Examine the mother-daughter relationships in the book. How is Bree’s relationship with her mother similar to the relationship she has with Chloe and how is it different? Do you think incorporating many scenes with Chloe—who is the same age as Stevie—is meant to highlight Ward’s loss? How is Ward’s relationship with Patricia different from Bree’s relationship with her mother? Do you think Bree and Ward’s relationships with their mothers mirror their interactions with their daughters in any way?
Bree becomes entangled with two very different men: Scott, who is reliable and kind, and Evan, who is mysterious and passionate. What is it about Evan that makes Bree so smitten with him? Do you think her attraction is rooted in the fact that he’s helping her find Ward or does she actually like his personality? Do you think she is really attracted to the danger after her life of being a stay-at-home mom?
“Remarkable how one tragic incident can change your entire outlook” (page 169). Ward is describing how Patricia never used to be suspicious of others until the Stevie incident. Do you think it’s true that one moment can impact everything? Has there ever been a moment—either good or bad—that completely changed the way you look at the world and those around you?
What were some of the clues that foreshadowed the twist about what really happened to Stevie? Were you completely taken by surprise or were there moments when you were able to piece it together? If so, what were those moments?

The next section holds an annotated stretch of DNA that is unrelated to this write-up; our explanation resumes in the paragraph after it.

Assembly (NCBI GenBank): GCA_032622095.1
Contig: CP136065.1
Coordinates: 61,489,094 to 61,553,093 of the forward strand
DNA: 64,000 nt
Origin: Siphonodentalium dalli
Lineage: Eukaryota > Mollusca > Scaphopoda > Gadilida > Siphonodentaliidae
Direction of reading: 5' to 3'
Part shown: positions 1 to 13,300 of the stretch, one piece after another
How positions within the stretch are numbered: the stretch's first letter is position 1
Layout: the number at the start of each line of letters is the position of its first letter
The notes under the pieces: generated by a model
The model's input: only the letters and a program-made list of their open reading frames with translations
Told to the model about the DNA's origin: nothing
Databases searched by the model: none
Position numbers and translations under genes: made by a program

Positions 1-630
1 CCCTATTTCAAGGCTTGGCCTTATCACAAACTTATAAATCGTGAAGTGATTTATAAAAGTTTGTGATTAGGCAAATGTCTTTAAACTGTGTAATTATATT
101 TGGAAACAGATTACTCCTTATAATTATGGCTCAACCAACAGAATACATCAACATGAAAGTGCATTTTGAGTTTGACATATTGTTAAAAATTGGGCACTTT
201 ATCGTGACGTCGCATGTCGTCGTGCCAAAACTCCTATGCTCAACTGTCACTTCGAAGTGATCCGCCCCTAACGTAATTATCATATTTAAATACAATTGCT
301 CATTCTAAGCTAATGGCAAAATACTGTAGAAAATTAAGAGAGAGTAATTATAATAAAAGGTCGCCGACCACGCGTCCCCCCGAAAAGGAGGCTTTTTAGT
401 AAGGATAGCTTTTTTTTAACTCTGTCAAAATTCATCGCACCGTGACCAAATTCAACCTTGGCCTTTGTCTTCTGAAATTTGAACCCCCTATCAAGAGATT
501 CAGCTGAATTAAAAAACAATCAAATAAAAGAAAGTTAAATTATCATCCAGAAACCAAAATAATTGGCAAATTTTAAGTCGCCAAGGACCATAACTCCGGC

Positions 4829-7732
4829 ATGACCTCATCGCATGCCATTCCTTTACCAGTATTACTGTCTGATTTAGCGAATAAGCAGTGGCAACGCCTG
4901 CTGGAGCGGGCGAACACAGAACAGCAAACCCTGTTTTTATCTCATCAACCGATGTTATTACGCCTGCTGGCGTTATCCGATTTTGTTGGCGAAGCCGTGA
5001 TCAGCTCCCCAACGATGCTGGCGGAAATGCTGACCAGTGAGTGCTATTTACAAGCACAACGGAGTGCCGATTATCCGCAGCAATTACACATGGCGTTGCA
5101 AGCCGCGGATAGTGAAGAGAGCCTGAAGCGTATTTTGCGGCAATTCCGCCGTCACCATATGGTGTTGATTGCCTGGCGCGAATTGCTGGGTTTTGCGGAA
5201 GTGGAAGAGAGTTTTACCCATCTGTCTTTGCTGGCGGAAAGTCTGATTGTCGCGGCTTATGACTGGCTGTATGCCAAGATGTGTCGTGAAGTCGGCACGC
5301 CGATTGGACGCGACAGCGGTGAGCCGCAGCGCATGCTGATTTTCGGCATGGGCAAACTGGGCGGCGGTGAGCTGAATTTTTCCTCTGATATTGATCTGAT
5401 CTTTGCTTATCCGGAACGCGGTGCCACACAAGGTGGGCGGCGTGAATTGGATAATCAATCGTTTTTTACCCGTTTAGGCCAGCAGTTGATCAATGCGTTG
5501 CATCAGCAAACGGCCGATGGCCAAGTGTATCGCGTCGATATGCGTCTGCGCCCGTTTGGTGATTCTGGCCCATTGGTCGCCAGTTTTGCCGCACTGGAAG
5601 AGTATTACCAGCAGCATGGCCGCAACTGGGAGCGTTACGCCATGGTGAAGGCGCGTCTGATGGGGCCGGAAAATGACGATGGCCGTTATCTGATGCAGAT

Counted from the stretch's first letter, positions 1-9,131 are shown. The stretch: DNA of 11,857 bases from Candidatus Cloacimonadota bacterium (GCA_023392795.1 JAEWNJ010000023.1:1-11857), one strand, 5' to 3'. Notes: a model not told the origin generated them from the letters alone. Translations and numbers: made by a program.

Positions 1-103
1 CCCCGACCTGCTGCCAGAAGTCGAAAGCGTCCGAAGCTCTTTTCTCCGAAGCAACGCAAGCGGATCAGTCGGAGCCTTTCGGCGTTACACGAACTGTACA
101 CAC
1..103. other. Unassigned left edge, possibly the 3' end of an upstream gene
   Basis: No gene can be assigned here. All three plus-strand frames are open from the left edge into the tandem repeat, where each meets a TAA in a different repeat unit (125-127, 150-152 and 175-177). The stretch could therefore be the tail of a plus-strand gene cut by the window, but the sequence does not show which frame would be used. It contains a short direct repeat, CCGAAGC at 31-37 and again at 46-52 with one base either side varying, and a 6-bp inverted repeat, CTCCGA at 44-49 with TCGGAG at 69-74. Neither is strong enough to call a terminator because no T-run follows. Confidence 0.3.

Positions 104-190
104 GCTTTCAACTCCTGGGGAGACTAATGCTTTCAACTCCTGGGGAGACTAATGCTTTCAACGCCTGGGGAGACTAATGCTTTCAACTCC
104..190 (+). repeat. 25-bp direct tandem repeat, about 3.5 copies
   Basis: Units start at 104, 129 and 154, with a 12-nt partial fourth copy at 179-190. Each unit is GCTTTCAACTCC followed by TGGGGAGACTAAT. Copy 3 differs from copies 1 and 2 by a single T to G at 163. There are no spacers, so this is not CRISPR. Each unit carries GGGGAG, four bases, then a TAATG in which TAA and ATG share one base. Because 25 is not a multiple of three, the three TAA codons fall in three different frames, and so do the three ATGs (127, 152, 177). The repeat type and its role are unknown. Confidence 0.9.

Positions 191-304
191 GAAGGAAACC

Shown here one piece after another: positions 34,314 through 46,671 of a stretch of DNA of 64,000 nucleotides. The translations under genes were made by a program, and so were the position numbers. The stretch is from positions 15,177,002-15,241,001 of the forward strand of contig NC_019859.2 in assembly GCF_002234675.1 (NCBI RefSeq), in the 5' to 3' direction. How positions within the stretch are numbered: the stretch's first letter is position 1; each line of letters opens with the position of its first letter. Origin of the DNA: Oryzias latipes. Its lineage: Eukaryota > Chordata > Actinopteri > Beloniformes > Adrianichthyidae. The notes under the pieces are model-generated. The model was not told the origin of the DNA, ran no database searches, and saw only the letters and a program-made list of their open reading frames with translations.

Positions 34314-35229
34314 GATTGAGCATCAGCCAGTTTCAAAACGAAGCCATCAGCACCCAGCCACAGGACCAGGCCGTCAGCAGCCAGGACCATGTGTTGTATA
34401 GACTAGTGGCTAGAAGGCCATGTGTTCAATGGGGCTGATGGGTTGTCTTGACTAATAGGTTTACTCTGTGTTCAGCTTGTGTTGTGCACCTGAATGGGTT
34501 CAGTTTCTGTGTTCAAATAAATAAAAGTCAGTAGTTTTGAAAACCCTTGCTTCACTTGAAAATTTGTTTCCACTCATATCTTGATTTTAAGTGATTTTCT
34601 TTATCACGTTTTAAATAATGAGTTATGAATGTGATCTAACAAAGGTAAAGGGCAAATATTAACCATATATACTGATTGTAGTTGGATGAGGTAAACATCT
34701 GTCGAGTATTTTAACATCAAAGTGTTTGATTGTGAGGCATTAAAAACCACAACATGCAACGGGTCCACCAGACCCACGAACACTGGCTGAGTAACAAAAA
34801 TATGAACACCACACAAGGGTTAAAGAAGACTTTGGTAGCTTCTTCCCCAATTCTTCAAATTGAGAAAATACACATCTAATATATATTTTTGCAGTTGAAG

Discuss Ward’s decision regarding Stevie’s safety. Do you think it was the right choice for the time or do you think it ended up causing more damage, stress, and complications? What do you think you would have done in Ward’s situation? Would you have gone in a similar direction?
What are some of the tools that Emily Liebert uses toward the end to increase the pacing of the book?
When did you begin to suspect that Christopher and Evan were the same person? How does Liebert hint at it beforehand? Go back and analyze the parts where Bree brings up Christopher’s name in Evan’s presence. Are the clues easier to spot now that you know the truth?
In the flash-forward at the end, Bree and Ward have almost reversed roles. Bree is now the star author signing the book she and Ward cowrote. Discuss how—in some ways—everything has come full circle by the end.
Talk about the very last scene. How does it change the way you interpret every interaction that Ward had with Alex? Does it make you question Evan’s involvement at all? Do you think Ward should have been more cautious of Alex when she found out that he was at the same bar as Stevie on the night she was attacked?
Enhance Your Book Club
Ward DeFleur is one of Bree’s favorite writers and she desperately wants to help Ward tell her personal story. It’s this infatuation that drives Bree throughout the whole book. Pick a writer you would want to collaborate with on a project. Why would you choose them? What would your project be called?
Bree’s whole investigation begins when she starts working at the Fairfield Chronicle. Bring a few different local newspapers and flip through them to see some of the stories that they highlight. Do any of them overlap? Are there any that seem similar to the ones that Bree had to cover? Did you learn anything new about your town?
Visit Emily Liebert’s website, www.emilyliebert.com, to learn more about Emily and connect with her on social media.